“It’s like I need to take action, but I can’t; I’m frozen and suffocating with anger. I’m not angry anymore, I just have that sinking feeling, lump in throat, and I’m worse thinking about the event.”
Description of the Common Loon:
“Referred to as the ‘spirit of northern waters,’ the Common Loon is recognized as a symbol of unspoiled wilderness. In breeding plumage, this water bird is black-headed with a heavy, black, dagger-like bill, dark red eyes, a black collar, a white necklace, prominent white checks on the back, and white under-parts. In non-breeding plumage, the body is essentially grayish above and whitish below, with varying amounts of white showing on the side of the head. Dark traces of the collar are often visible. In the winter, the bill is lighter and of a grayish hue. Juveniles are similar to adults in winter plumage, but have more prominent barring across the back. A distinctive feature of the loon is its eerie, yodel-like call that can be heard on northern lakes where nesting occurs and on wintering areas in late winter and early spring.”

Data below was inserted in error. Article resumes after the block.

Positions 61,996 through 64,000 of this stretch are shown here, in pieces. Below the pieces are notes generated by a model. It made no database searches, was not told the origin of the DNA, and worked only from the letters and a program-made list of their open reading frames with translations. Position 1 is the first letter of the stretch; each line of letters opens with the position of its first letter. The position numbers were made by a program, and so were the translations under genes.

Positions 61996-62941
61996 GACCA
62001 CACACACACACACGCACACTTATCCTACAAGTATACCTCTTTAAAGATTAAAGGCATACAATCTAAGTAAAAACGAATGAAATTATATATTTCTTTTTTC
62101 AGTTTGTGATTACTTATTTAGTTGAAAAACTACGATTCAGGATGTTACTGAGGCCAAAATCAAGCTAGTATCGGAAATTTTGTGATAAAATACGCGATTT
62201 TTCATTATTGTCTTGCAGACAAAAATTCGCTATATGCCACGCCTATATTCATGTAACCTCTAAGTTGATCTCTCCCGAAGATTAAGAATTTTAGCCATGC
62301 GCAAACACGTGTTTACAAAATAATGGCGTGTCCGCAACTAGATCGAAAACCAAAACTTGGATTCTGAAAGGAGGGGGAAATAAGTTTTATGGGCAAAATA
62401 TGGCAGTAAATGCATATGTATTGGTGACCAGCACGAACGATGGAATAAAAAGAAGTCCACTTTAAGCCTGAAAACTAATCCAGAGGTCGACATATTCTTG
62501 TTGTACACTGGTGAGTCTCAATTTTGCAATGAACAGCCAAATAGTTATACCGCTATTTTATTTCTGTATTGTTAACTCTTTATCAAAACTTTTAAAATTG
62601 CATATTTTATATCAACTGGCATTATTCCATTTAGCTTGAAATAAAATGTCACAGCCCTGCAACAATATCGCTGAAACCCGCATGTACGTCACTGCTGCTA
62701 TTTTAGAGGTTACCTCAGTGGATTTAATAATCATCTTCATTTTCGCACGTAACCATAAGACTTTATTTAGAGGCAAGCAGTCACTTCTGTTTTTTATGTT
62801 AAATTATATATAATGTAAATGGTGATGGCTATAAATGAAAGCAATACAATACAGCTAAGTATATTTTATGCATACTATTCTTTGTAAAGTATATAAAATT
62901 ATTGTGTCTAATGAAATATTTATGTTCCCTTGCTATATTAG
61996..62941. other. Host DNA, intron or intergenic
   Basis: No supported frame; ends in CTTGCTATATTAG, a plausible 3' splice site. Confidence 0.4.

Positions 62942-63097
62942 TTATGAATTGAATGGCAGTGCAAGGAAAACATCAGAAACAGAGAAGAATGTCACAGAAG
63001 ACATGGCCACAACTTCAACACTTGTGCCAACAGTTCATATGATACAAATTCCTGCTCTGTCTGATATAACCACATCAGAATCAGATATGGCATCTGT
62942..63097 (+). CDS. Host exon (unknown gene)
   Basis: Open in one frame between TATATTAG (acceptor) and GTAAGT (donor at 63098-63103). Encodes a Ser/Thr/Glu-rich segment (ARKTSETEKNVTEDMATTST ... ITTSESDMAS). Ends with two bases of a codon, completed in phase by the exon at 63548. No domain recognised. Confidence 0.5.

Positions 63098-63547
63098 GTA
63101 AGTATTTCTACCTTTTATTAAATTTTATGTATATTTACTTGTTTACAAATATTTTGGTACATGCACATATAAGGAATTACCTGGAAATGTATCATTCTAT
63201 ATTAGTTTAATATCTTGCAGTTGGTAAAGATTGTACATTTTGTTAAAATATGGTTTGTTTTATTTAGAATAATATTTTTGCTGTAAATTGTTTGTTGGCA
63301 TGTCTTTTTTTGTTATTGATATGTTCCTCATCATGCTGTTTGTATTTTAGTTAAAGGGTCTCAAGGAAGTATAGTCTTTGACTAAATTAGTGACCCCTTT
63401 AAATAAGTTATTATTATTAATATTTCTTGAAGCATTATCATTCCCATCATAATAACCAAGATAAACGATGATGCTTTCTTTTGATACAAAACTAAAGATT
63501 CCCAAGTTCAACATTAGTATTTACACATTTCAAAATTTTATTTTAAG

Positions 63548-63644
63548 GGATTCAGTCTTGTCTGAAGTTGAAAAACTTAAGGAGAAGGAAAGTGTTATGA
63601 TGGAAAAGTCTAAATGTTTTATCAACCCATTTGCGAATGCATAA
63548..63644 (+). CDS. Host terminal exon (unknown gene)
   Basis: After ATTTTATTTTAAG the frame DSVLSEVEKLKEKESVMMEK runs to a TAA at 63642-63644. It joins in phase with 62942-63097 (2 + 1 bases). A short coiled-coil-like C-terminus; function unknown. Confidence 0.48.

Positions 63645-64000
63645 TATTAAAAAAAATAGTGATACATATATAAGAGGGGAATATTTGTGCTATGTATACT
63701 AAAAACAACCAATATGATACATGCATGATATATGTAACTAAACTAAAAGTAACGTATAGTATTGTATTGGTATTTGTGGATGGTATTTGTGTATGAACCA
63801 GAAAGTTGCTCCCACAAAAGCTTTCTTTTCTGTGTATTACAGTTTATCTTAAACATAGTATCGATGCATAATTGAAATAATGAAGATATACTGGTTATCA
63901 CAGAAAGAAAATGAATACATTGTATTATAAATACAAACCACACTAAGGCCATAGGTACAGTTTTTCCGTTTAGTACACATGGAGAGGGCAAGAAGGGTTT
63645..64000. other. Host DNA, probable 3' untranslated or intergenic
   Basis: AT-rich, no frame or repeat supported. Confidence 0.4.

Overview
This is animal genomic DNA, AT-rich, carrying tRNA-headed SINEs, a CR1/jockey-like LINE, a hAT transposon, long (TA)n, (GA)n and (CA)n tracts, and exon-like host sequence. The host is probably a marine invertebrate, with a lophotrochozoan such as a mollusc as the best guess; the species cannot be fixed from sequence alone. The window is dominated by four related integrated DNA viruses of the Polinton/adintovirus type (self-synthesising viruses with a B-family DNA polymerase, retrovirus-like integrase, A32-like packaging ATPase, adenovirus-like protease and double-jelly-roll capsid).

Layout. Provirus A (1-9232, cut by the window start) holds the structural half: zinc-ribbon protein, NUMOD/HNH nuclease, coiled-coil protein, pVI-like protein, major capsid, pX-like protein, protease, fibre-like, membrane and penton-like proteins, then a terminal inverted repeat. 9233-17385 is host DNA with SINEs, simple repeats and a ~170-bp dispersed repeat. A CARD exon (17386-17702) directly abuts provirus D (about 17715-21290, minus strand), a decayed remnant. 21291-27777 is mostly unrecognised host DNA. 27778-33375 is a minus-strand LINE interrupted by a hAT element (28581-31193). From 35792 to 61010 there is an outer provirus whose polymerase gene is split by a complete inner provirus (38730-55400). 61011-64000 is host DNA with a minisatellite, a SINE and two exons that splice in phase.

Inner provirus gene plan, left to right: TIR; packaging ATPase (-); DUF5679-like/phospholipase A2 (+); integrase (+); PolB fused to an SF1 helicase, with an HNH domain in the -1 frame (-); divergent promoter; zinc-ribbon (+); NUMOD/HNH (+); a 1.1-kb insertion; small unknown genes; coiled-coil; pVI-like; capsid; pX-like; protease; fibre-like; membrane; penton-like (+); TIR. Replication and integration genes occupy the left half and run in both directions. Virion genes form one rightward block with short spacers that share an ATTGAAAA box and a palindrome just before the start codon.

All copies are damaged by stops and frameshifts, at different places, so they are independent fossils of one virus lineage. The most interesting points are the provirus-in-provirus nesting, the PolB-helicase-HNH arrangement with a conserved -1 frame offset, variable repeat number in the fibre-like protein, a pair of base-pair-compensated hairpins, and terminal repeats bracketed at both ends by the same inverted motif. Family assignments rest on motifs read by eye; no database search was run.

Loons in Mythology:
“The Loon symbolizes peace, tranquility, communication, serenity, and generosity.
With a generous and giving nature, Loon features significantly in the art and mythology of Canadian First Nations Peoples. Loon is famous for its unique and often haunting voice, and is respected for its knowledge of various realms. Animals with unique vocal talents are held in high regard by Northwest Coast peoples, who traditionally perceive words, voice and song as carriers of power and magic. Loon is associated with copper and wealth.
In the years of the great flood that took over our lands, a loon carried a willow branch across the water, bringing hope to the nation by telling the people the water was receding.”
A delightful children’s book entitled How the Loon Lost Her Voice, also know as Raven Steals the Light, retells the Northwest coast Indian myth of Loon and Raven, how all the animals rallied to retrieve the daylight from behind its wall of ice after it was stolen by evil spirits. The theme of ghosts, vampires, and other spirits featured strongly in this proving.
 Cameron, Anne. Illustrations by Tara Miller. 2010. Madeira Park, British Columbia: Harbour Publishing: Books of the Pacific Northwest.
Photo: Wikimedia Commons
Close-up of the head of a Common Loon; public domain
Keywords: grief, carefree, contamination, disconnected, exhaustion, industriousness, irritability, keeping a distance from others, over-sensitivity, sinking sensation, vivaciousness, playfulness, sexuality, vigilance, water
Remedies: Gavia immer